The Essential North Carolina Grocery List — Food feeds our memories: Hearty country breakfasts. Backyard cookouts. Sunday suppers. Regardless of the occasion, every feast, meal, and snack begins the same: with a grocery list and a trip to the market. To make a meal of these North Carolina favorites, you’d need to travel from the Mountains for Mills River Creamery milk, through the Piedmont for a few staples, to Wrightsville Beach for chicken salad from Roberts Grocery. Sure, the trip would take all day — at least — but it’d be so worth the time spent.
You could shop Greensboro’s Bestway Grocery for the fairly serious variety of Pop-Tarts or hot sauces or artisan cheeses it stocks. You could shop there because, like the excellent neighborhood grocery stores of your youth or mine, it carries just enough baking items to see you through nearly any mid-level coffee-cake-style Saturday-morning project you’d care to undertake. You could pop in for some laundry soap or the odd first aid need. You might wander the back of the store, browsing the meat case, admiring the country ham, the North Carolina grouper, the well-sourced beef and pork. An enthusiastic neighbor of mine says her kids love the “Willy-Wonka-size candy selection.” But let’s be honest: No one in this town or any other — pilgrims come from all over the state, and all over the country — shops here for those reasons first. People come to Bestway for the beer.
The Wall of Beer is famous among enthusiasts and hobbyists alike: Running along the far left-hand side of the store, the huge cooler is arranged largely geographically, with West Coast beers paradoxically in the far-right back corner. As you work your way toward the sunny front of the store, you move through the eastern United States and finally to North Carolina, which gets its own geographical distinctions: Asheville, Piedmont, etcetera. Between the cooler and the shelves of singles from all over — Japan, Denmark, Norway — there are maybe 2,000 different beers here, says Brian Garner, a manager who’s worked at Bestway for about four years.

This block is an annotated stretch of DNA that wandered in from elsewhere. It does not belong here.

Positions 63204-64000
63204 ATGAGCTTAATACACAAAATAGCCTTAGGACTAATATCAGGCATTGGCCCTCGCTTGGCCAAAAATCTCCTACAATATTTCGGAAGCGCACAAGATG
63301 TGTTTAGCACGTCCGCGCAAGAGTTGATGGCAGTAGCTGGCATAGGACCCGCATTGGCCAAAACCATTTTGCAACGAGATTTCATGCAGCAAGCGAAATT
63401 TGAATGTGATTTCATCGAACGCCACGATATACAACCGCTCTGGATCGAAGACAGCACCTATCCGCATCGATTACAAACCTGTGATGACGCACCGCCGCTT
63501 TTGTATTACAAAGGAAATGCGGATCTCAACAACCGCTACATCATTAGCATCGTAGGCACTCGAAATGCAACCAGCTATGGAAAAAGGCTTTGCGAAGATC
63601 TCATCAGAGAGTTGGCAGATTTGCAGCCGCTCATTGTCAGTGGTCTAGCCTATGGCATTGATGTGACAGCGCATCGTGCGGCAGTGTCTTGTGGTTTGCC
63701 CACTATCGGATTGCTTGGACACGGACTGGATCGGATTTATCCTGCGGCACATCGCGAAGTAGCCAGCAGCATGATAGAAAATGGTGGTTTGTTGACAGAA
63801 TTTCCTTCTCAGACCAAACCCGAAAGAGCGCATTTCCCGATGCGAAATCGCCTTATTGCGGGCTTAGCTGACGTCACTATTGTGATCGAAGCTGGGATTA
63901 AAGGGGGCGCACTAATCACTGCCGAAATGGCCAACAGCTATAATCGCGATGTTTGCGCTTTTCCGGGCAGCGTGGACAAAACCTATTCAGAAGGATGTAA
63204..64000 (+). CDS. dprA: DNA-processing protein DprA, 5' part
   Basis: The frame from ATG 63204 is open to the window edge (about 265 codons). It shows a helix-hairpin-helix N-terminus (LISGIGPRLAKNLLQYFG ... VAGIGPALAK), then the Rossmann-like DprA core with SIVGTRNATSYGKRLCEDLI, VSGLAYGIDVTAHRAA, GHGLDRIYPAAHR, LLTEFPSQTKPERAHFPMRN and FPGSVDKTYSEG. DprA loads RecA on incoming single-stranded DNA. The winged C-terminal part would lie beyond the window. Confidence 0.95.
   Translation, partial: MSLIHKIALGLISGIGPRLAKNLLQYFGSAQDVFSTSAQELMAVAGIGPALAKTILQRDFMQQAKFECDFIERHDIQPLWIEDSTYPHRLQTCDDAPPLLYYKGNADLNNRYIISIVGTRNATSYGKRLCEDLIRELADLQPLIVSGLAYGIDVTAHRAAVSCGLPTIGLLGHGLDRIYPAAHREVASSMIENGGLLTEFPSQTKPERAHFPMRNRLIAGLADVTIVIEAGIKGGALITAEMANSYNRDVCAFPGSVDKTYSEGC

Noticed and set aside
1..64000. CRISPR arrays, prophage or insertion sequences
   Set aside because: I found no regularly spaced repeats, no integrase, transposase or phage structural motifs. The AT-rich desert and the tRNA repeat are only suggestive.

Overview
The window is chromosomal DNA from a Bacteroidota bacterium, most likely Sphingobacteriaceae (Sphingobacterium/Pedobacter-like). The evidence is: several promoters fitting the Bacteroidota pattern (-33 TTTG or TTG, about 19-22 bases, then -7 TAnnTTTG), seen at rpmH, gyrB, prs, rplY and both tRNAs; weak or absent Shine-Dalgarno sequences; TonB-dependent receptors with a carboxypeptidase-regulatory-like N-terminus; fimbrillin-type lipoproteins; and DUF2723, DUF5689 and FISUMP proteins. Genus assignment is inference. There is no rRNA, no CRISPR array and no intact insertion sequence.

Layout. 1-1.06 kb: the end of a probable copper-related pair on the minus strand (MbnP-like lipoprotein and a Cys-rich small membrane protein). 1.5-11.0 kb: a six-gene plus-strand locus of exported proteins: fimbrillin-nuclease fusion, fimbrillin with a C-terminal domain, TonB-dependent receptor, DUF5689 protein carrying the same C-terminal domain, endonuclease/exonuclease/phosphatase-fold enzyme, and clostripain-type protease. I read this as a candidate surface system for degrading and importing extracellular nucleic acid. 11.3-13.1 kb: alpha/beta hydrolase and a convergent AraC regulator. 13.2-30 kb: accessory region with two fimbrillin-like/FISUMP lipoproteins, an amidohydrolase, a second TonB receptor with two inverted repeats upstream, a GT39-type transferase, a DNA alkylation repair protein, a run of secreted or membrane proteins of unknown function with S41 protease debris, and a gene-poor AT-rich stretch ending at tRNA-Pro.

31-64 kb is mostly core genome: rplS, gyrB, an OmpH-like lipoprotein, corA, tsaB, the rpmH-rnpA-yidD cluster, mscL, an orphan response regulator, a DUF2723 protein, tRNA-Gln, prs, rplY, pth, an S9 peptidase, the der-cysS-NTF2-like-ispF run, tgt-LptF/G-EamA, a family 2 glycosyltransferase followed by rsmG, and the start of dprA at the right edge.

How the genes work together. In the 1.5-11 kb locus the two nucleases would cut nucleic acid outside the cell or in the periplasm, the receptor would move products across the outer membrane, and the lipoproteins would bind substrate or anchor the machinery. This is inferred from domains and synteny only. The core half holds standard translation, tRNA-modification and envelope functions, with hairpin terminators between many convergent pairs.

“You look for things that are fun,” Garner tells me. He’s in charge of ordering beers. “Interesting stuff that nobody’s seen.” And one does get the feeling that it’s not just volume here: There’s a curated feel, like a good bookstore. “It’s also become a lot of whales that you’re searching for,” he says. Whales? I ask him, and I spell out the word to make sure I’ve heard right. He nods. “Whales. Moby-Dicks. I had one guy come in and all he knew was that the beer he wanted was Trappist, and he’d had it maybe a decade ago. We looked for that beer for more than a year.”
Did they find it?
He grins. “Oh yeah. We found it. If we can’t find it, it can’t be found.”
I ask Garner if most customers are Ahabs, searching for the impossible, or if most folks are more like me: just smart enough to know the difference between good and really good. He says it’s a little of both, but that you can’t make a bad choice here. “My work is people’s pastime,” he says. “Nobody’s forced to come in here and buy nice beer, you know? We make people happy.”
I ask him for a recommendation, and he points me to a saison from Zebulon Ales out of Weaverville. “That one’s pretty delicious,” he says. “Hard not to like that.” It’s in a wine bottle, and though I’m a pretty happy imbiber, I’ve never purchased such a thing before. Still, one does not go to the mountaintop only to discard the advice received there. I wander the aisles once more and find some chicken, a few Roma tomatoes, some black olives, a handful of potatoes. At home, we roast all of that on a sheet pan, and pop the cork from the beer like it’s champagne. We pour it into the best glasses we have, and it’s even better than Garner said. I love a meal like this: a sort of found thing, precisely what you get when you walk into a great market with no plan. This is what Bestway can give you: a beer, a meal, an evening, an idea.
2113 Walker Avenue
Greensboro, NC 27403